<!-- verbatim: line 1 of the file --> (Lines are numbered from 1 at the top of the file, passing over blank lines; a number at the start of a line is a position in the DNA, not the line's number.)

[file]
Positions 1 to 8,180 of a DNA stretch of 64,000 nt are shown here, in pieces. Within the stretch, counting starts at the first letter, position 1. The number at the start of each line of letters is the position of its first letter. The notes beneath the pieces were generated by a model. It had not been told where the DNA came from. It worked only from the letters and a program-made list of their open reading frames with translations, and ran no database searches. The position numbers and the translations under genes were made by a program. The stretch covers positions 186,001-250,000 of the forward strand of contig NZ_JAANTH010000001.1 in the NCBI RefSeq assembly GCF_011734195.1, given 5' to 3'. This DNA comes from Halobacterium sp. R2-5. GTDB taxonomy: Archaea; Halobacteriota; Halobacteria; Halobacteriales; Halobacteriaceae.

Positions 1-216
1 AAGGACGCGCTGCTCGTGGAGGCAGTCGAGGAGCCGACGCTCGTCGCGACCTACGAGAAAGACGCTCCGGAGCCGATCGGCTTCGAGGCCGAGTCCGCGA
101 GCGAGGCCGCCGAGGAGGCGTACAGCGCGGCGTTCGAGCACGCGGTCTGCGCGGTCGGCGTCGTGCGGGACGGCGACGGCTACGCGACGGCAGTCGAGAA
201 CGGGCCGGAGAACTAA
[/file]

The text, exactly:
Positions 1 to 8,180 of a DNA stretch of 64,000 nt are shown here, in pieces. Within the stretch, counting starts at the first letter, position 1. The number at the start of each line of letters is the position of its first letter. The notes beneath the pieces were generated by a model. It had not been told where the DNA came from. It worked only from the letters and a program-made list of their open reading frames with translations, and ran no database searches. The position numbers and the translations under genes were made by a program. The stretch covers positions 186,001-250,000 of the forward strand of contig NZ_JAANTH010000001.1 in the NCBI RefSeq assembly GCF_011734195.1, given 5' to 3'. This DNA comes from Halobacterium sp. R2-5. GTDB taxonomy: Archaea; Halobacteriota; Halobacteria; Halobacteriales; Halobacteriaceae.